Friday, March 25, 2016

Friday Feature: Do Sports Hurt Academics?

Earlier this week, I came across an October 2013 article from The Atlantic entitled, "The Case Against High School Sports." In this piece, Amanda Ripley expounds on this idea:
The United States routinely spends more tax dollars per high-school athlete than per high-school math student—unlike most countries worldwide. And we wonder why we lag in international education rankings?
As an educator whose daughter has been involved in our community/district's basketball program for eight years as both a player and a manager, I was immediately sucked in by the teaser, and, as I read the article, I found myself nodding along with Ms. Ripley's points.

As I went in search of the article to use it for this post, I came across something interesting.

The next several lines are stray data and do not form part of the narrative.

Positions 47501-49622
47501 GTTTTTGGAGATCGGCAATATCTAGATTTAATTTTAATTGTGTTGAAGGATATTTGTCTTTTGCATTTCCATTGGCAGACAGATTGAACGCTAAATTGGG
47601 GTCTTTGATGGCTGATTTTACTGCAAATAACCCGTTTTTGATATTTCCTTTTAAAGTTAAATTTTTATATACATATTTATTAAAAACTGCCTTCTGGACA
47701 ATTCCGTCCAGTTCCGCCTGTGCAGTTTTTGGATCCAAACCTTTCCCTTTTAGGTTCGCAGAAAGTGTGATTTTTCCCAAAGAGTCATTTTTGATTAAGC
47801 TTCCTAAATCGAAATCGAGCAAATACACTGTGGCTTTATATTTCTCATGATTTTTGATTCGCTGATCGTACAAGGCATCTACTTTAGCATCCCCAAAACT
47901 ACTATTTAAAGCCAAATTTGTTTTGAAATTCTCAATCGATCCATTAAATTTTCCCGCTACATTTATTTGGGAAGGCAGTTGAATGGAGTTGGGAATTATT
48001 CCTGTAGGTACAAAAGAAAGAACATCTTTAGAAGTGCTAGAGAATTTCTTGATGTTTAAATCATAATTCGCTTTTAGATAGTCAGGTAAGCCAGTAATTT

A counterpoint.

In their article, "High School Sports Aren't Killing Academics" (published in the same month in the same magazine), Daniel H. Bowen and Colin Hitt argue just the opposite. Citing studies that correlate athletic excellence with academic excellence, the authors provide a completely different take on the same subject.


Whichever side of the argument you come down on, I urge you to read both pieces, especially if your kids are involved in sports. Both articles are compelling and the authors do an excellent job of backing up their points, but more important, both raise questions we should be asking about excellence in both programs. Written in 2013, both pieces predate the recent findings of the negative lifelong impact of concussions in kids, evidence we need to factor into the way programs are run if we want our kids' futures to be as productive as their high school years.

If you'd like to share your thoughts, leave a comment. I'd love to know what you think.

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